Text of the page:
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A review: "Black Swan"
December 27, 2010 - Scott Muska
When I was wondering if I should go and see "Black Swan" after work last night, I asked my friend Heather, who had seen it earlier in the week, if it would be a beneficial life decision.
She told me that yes, it would be, as long as I wasn't offended by, um, certain sexual things. I'm no prude, especially when Natalie Portman AND Mila Kunis are involved, so I went to see it. And I'm glad I did. Not for that reason, either. I'm no prude, but I'm no pervert, either.
ANYWAY. Darren Aronofsky ("The Wrestler," "Requiem for a Dream") has earned the hype his films have finally begun to receive, that's for sure. He's one of those directors who never sells out, and works rarely, only whenever he finds something he can really get into. In this way, he's like Daniel Day Lewis (and if they ever did a film together, I'd have to try really hard not to start screaming in the front row like I was a 10-year-old girl at a Miley Cyrus concert). He ends up with big names in his projects, though, because he's become a go-to director for actors who want to be taken seriously and want to win awards. In this way, he's kind of like Joel and Ethan Coen. It's this formula that allows him to make indie-esque movies that deliver complex and serious messages that many people will actually want to go see. His movies become acclaimed by both critics and audiences alike. In this way, he's like James Cameron, if you take away the gimmicks and weak storylines (I didn't dig "Avatar).
I expected "Black Swan" to be dark, since that's just the way Aronofsky tends to get down. It was. I've told a few people that "Requiem for a Dream" is one of the more messed up movies I've seen, and I'd make the argument that "Black Swan" may have even been darker for this reason: In "Requiem," everything takes a turn for the insane because the main characters are all addicted to heroin. In "Black Swan," everything takes a turn for the insane because Nina Sayers (Portman) literally goes insane. Drugs play a small role in a couple consecutive scenes in "Black Swan," but Sayers isn't addicted to them and it'd be difficult to make the argument that they were at the root of her problems. Her problems go on in her head, which makes it all the more frightening.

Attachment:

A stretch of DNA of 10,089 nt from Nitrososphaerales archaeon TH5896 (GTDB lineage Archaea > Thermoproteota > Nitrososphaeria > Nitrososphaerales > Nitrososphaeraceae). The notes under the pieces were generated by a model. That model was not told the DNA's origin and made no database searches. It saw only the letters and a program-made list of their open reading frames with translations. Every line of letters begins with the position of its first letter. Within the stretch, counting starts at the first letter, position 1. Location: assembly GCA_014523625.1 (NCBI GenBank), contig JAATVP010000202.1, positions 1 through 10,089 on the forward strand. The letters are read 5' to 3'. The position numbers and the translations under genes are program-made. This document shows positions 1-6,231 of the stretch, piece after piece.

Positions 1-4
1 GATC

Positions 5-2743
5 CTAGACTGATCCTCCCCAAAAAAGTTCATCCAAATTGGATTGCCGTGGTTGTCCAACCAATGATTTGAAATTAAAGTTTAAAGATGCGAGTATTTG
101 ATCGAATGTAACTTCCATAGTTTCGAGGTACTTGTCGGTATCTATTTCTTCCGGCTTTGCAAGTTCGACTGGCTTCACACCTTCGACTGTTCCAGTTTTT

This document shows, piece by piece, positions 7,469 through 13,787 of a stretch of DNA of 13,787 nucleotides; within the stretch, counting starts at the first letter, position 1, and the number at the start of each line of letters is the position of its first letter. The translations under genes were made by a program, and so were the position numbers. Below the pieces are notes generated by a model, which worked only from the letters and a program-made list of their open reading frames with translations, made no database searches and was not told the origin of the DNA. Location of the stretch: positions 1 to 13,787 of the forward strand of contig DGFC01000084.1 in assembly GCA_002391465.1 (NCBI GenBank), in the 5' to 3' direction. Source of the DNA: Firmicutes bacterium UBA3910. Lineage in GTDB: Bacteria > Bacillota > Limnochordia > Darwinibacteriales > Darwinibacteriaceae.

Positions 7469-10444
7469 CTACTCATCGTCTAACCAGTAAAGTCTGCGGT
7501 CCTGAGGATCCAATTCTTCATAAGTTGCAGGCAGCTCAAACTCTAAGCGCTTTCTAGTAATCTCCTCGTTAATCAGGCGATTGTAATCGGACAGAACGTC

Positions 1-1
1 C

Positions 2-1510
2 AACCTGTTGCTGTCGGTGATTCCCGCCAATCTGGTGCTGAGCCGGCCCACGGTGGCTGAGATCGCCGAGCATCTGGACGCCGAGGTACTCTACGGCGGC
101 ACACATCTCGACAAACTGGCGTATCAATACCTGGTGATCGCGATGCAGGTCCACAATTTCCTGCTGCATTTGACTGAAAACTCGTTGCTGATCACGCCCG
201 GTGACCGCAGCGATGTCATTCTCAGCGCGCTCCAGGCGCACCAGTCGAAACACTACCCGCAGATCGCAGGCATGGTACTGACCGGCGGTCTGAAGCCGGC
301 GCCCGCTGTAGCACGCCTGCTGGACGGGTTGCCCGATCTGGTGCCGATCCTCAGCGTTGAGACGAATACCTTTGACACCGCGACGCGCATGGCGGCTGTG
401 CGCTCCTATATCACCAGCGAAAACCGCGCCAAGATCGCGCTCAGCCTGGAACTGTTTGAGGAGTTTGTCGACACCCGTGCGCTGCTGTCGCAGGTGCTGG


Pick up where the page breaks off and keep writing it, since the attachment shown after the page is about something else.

"Black Swan" takes you into the world of professional ballet dancing, a world most really don't get exposed to. It does for ballet what "24/7: Penguins--Capitals" does for professional hockey, except "Black Swan" deals with pretty and unstable women, while "24/7" deals with goofy, toothless dudes who are much better dressed than one would anticipate (it's a bit more light-hearted). You find out immediately that this world is very demanding, the dancers are very dedicated and everyone involved takes it very seriously, and unapologetically so. This dancing is not the kind of dancing you do for fun on Saturday nights at The Shandygaff.
Portman's performance is very convincing. She's trying to find a way to tap into her reserves of both good and evil in the time leading up to the opening night of her dance company's rendition of Tchaikovsky's ballet "Swan Lake." The pressure from her annoyingly arrogant company leader, Thomas Leroy (a part Vincent Cassel straight kills) seems to be the initial catalyst for the absurdity that ensues. Throw in her strangely close relationship with her Mom (Barbara Hershey) -- they share a tiny apartment in New York City, even though Sayers is somewhere in her 20s -- and her friendship-turned-rivalry with fellow dancer Lily (Kunis), and you've got three strong contributors to the amplification of her pre-existing psychological issues.
Once all of those come together, it gets pretty wild.
The most impressive trait of "Black Swan" is its ability to make a person who may be (at least mostly) sane feel a little bit what it might be like to go insane. The acting, camera work, special effects and writing all contributed strongly to that in some way. There is real life, and there are hallucinations, and after a while it's kind of difficult to discern one from the other. There are scenes in the movie that are genuinely frightening, and not in the way Freddy Kruger or Lord Voldemort are frightening. You walk out of the theater with the eerie feeling that this could have almost been real. It is possible for anybody to go insane, and it must be a horrible thing to have happen to you. If I were a professional ballerina, I think I'd be very legitimately freaked out by what Aronofsky decided to make.
I wouldn't recommend this movie to everyone. It's very serious, and some parts are pretty graphic. It's about dancing, but it's complicated; it is not "Dirty Dancing" or "Footloose." It's the usual Aronofsky jawn, and it's good to know his style going in. If not, you might end up like one of my friends, who said it was a bit too much for her to handle. She "really wanted to like it," though.
I guess that makes it this year's "Juno." An indie movie with famous people that everyone WANTS to like, because it's cool to. That doesn't mean everyone will, but I did.